by Injairu Kulundu
The following section will address the three questions below concurrently.
- Q1: Please describe how often you have met with the T-learning participants, and what the purpose of these meetings were.
- Q2: Please describe carefully what took place in these meetings from a LEARNING INTERACTIONS point of view.
- Q3: Please share dialogues from the data and/or photographic or video graphic materials which provide insights into the learning interactions and what is happening via the learning interactions.
At the end of 2016 I met with 21 dynamic Change Drivers from all across South Africa. The 21 Change Drivers were divided into three separate intakes. Each intake met for a four day residential workshop at Stanford Valley in Hermanus. The dates for each workshop were ; the 30th of October to the 3rd of November for intake 1, the 20th to the 24th of November for intake 2 and from the 4th to the 8th of December for intake 3. Change Drivers nominated themselves to be a part of this project. They were briefed that the project was essentially about regenerating liberatory pedagogy in contemporary South Africa based on the current experiences and transgressive learning of Change Drivers from across the country.
During these workshops we collectively took the time to reflect on the significant moments and experiences that have influenced the different ways Change Drivers think and practice social change in their contexts. This was a space to think about how their practice has evolved over the years and some of the necessary transgressions they have performed as part of this evolution.
We began our time together by co- defining key terms that we often use as a community of Change Drivers. The exploration of these terms was done using creative metaphors and methodologies as a way of creating a space where each person would be challenged to think carefully about what their experience around these terms has been. These creative methodologies provided strange and engaging ways to explore and express what we know to be true. The strangeness of each methodology was a deliberate tactic to get Change Drivers to go beyond the spoken word and rational deliberation as a predominant way of expressing ourselves.
The first of these terms was the word ‘Change Driver’ itself. We explored where this term comes from what it means for those who choose to define themselves in this way. We went for long walks in nature and each participant was asked to come back with something they could find in nature that represents what a Change Driver is.
Some of the definitions that came up include the definition of a Change Driver as someone resilient (like a discarded coke can, or a rock or the soil ) who purposely disrupts the status quo and creates positive change ( like many seeds) in their community. An important part of this was the courage needed to actively adapt (like water) to the situations one finds in their community in integral ways.
After this we explored the individual contexts that Change Drivers come from in great detail and how this influences the specific work that they do. As part of this we began to collectively analyze what the status quo looks like from their different perspectives. This was an interesting way to pay attention to what is showing up in the life worlds of Change Drivers as they continue to devote themselves to creating sustainable viable futures in their communities. It was interesting to witness the different features that were brought up as a part of this.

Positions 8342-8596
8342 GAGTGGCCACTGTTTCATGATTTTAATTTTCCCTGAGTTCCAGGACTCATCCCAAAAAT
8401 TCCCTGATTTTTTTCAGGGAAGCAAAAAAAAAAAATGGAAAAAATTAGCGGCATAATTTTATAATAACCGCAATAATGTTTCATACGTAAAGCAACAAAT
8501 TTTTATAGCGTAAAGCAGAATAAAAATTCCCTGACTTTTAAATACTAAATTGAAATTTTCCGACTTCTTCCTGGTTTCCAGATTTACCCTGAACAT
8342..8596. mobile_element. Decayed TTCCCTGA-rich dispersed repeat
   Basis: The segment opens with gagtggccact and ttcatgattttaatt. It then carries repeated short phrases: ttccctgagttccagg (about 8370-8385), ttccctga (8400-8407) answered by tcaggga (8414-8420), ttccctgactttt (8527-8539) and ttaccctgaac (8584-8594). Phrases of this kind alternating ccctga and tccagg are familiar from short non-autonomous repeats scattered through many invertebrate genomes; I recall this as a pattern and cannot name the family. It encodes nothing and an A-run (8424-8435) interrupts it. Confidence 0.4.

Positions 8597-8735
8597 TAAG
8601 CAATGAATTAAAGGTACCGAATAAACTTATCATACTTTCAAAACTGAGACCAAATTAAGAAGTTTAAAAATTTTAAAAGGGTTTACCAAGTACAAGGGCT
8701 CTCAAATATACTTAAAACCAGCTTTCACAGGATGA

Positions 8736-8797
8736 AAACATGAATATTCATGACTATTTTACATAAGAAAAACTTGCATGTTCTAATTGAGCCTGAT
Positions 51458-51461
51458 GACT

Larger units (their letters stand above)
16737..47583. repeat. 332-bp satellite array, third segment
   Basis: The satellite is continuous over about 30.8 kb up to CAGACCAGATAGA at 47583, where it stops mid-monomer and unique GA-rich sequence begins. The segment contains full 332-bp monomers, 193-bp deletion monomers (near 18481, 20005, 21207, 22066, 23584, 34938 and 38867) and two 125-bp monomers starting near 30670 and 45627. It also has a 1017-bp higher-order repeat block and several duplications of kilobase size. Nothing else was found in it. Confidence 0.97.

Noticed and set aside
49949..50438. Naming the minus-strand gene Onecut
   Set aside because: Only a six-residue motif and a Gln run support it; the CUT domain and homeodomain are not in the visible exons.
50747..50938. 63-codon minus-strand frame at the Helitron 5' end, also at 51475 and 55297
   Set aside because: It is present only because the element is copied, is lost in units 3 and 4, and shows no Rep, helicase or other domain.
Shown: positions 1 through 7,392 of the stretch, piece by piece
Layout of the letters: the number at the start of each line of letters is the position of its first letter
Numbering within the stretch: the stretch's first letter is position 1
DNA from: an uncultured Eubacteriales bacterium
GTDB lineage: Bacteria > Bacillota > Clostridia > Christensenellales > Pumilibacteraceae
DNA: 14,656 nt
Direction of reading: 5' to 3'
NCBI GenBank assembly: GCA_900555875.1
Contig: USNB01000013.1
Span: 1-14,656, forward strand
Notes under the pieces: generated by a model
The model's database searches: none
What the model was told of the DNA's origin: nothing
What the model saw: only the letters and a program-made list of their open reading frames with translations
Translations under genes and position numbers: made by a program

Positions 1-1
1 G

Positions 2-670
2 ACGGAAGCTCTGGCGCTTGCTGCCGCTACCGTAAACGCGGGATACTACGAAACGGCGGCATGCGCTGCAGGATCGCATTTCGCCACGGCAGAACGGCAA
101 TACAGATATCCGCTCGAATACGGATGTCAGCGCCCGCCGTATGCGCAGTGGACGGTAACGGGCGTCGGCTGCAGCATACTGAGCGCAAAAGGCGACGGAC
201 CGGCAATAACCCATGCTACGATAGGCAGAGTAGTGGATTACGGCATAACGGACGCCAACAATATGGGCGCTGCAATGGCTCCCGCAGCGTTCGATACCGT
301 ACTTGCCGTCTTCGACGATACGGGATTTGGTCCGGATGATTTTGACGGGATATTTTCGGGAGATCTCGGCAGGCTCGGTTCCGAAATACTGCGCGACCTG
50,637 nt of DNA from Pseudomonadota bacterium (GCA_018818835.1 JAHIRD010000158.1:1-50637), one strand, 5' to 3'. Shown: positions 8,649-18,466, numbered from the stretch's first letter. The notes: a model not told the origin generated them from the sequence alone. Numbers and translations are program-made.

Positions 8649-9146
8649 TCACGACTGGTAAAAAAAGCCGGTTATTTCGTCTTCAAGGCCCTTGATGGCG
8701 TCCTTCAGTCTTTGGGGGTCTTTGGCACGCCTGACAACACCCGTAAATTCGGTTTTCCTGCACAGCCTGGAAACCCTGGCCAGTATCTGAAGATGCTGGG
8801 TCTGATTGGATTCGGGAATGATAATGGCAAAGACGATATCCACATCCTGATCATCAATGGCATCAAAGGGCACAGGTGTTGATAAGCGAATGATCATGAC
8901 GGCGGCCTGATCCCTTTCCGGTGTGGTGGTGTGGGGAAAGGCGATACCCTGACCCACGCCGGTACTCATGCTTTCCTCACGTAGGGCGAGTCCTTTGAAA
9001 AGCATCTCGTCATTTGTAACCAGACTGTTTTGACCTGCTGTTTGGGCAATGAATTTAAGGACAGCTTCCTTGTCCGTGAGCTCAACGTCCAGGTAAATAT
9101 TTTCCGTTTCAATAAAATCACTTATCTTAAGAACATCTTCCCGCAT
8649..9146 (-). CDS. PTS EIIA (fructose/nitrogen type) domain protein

Change Drivers spoke about the impact of patriarchy, traditional culture, sexism, violence, corruption, limited forms of education and access to resources in general as being parts of how they experienced the status quo in their contexts. They also spoke about how the way that success is measured and promoted through media as an enduring feature of how the status quo perpetuates itself.
We also co- defined what it means to transgress which included ideas about how to keep oneself moving past the boundaries that society imposes upon us or even moving past more personal boundaries in response to society. We spoke about how some situations have the effect of making us shed our skins, and literally evolve forward towards other ways of being in the world.
We collectively brainstormed our ideas around what the status quo looked like and used movement in the space to jump start our ideas about what it means to transgress. From here, each co – conspirer was invited take the time to make cartographic maps of the way in which they have navigated their specific contexts, and how this has evolved over time. Everybody was asked to pay specific attention to instances in which they feel they were compelled to transgress, grow or learn something significant in response to their context. We spent a whole day making creative pieces that represented their transgressive journeys.
We kicked off the next day by inviting everyone to take a step back and look at what they had created with fresh eyes and journal what what they saw when they looked at what they created. When they looked at the pictures they created what could they say their journey had been like? What have they been learning and unlearning? What are the key transgressive impulses that they have had over time? What have they been ‘becoming’ as part of this process?